Sunday column: Seeking a balance in state vs. local supremacy

Since Republicans gained control of the Tennessee General Assembly, there has been a marked tendency toward assertion of greater state control over local government affairs that, as critics have noted, stands in contrast to a tendency for deploring federal meddling in state affairs.

In the current session, these tendencies continue. But just maybe there are some signs of moderation in the notion of state supremacy, at least insofar as dealings with local governments go. Or maybe a better phrase would be “a re-thinking of relationships,” given that moderation is a word that makes many members of the Republican supermajority cringe.

Consider, for a leading example, that last year the House Local Government Subcommittee summarily killed all bills granting city and county governments the authority to impose or increase local hotel-motel taxes. This year, the subcommittee has been approving such bills, while giving a cold shoulder to a hotel-motel industry proposal imposing new restrictions on such levies.

State law generally requires that a local government get the General Assembly’s permission for imposing such a tax. Once the bill passes, then the local city council or county commission must approve it by a two-thirds majority. So it’s actually decided at the local level.

Such bills have been a point of conflict in the past. Former Gov. Don Sundquist once famously refused to sign such measures, declaring himself “irrelevant to the process,” after it became popular to attack incumbent politicians as supporters of tax increases when they went along with the levies. When Lamar Alexander ran for president, attack ads in the New Hampshire Republican primary declared he had supported sixty-something tax increases as governor — mostly based on his signing of such bills as governor.

Thus, the matter basically pits the idea of local control, which as a principle enjoys widespread popularity, against the fear of political repercussions from being unjustly branded as an advocate for tax increases.

House Speaker Beth Harwell may be credited with the subcommittee’s change of heart. She substantially overhauled the panel for this session, both in membership and leadership. The new sub chairman is Rep. Dale Carr, R-Sevierville, a veteran of service in local government. Last year’s chairman was then-Rep. Joe Carr, who subsequently ran unsuccessfully for the U.S. Senate against Alexander.

On the flip side, a bill to repeal a 2009 law that lets city and county governments decide whether to ban the carrying of guns in their local parks appears headed for approval this year. The Senate voted last year to strip local governments of such authority, but the bill died in the House Budget Subcommittee. This year, the chairman of that sub — Rep. Mike Harrison, R-Rogersville, appointed to the post by Harwell, of course — is sponsor of the bill.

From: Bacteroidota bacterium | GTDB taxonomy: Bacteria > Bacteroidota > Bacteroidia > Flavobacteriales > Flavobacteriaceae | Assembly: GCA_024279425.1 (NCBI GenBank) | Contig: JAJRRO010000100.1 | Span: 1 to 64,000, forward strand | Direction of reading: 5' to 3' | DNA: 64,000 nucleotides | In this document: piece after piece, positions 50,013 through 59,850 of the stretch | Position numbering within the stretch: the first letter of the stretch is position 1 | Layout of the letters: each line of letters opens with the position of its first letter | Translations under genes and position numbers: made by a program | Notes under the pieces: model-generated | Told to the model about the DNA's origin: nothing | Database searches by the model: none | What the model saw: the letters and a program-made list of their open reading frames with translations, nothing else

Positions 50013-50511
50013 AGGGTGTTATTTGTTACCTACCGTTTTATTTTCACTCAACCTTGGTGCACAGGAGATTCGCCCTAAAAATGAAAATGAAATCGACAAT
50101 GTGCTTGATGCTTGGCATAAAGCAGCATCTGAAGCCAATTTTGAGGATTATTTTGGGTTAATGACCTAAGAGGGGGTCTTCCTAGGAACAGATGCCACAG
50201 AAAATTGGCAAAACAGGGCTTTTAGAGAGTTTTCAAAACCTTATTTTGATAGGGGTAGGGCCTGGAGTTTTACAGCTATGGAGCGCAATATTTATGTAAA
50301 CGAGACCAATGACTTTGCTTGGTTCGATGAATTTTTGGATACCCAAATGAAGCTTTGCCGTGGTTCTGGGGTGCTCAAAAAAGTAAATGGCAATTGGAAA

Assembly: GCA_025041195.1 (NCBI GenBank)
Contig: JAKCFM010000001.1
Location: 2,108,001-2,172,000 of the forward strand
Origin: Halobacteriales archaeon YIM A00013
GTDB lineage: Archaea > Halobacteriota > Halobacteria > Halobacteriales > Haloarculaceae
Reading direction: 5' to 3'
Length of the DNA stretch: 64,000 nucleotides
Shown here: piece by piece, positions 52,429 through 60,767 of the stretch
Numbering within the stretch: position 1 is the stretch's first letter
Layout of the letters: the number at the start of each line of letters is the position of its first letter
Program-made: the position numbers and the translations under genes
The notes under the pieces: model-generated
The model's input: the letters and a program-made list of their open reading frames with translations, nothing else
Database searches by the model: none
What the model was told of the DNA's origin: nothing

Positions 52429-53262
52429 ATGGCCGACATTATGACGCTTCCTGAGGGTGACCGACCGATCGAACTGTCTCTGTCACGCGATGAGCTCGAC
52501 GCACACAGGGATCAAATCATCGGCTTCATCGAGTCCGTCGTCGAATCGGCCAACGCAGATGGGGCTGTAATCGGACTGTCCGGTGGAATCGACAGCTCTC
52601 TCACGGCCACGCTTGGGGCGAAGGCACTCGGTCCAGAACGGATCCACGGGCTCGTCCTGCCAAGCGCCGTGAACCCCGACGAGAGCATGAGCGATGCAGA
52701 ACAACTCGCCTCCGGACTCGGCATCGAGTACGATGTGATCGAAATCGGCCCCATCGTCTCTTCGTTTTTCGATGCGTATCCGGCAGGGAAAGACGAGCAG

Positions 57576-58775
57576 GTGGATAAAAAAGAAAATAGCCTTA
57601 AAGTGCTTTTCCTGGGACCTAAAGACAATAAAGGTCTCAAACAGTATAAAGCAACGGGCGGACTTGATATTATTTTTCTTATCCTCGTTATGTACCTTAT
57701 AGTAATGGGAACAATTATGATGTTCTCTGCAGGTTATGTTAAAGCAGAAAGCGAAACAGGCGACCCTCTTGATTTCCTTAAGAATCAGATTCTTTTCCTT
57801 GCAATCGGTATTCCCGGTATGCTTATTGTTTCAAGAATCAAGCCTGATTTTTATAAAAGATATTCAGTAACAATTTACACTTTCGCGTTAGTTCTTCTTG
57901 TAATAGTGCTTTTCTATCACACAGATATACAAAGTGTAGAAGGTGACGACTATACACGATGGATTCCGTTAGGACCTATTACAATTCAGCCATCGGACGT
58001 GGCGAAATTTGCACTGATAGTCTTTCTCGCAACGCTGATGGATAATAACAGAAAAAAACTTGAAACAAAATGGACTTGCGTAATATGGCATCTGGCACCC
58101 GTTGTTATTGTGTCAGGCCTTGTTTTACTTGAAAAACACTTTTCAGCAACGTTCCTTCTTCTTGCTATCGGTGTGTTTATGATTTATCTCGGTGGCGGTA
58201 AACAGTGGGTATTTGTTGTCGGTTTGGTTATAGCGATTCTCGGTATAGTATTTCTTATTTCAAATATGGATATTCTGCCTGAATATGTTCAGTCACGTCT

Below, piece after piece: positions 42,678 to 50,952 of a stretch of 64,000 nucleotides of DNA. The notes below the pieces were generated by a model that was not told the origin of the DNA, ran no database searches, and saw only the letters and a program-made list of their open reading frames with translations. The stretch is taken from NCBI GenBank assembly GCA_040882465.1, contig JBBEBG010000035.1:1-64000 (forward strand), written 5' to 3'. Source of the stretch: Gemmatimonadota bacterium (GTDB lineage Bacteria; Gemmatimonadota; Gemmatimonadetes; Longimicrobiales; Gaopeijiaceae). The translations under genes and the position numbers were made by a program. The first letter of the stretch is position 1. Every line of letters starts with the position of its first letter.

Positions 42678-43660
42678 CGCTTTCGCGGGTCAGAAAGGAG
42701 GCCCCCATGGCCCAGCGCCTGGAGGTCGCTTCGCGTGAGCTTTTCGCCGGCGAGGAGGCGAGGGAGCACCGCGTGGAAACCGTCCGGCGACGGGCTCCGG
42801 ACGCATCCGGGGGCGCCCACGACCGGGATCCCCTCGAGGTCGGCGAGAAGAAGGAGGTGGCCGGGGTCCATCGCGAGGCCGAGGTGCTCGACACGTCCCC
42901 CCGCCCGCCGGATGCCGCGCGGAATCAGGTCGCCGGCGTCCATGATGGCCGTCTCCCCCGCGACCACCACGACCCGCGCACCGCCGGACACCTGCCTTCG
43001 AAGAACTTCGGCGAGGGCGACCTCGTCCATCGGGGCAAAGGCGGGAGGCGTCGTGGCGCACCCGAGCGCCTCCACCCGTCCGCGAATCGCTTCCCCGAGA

Again, there may be seen here a balancing of the principle of local government control with political considerations. The National Rifle Association, which inspires almost worshipful political respect within Republican ranks, is having its national convention next month in Nashville, where guns are banned in local parks. The NRA strongly backs repeal of local government authority over pistol packing, favoring state supremacy in the matter for sake of uniformity.

So the tilt in this case is toward the political considerations — a notion more or less denounced last week by Gov. Bill Haslam. Passage of the bill will leave Haslam with a decision on whether to try a veto, creating another confrontation with prevailing supermajority sentiments that could be likened to his failure in pushing Insure Tennessee.

Be that as it may, the attempt at a balancing act between political considerations and policy principle is underway this session. There are several other bills where this comes up. For example, a measure (SB412) advancing through committees says counties cannot regulate the weight of trucks traveling county roads if they’re hauling agricultural supplies, but they can continue to do so if the trucks are hauling other stuff.

Overall, there does seem to be more thought toward balance this session. From the local-control perspective then, maybe things are better than they were.

In terms of the general level of respect from Tennessee legislators, locals are at least ahead of the federal government.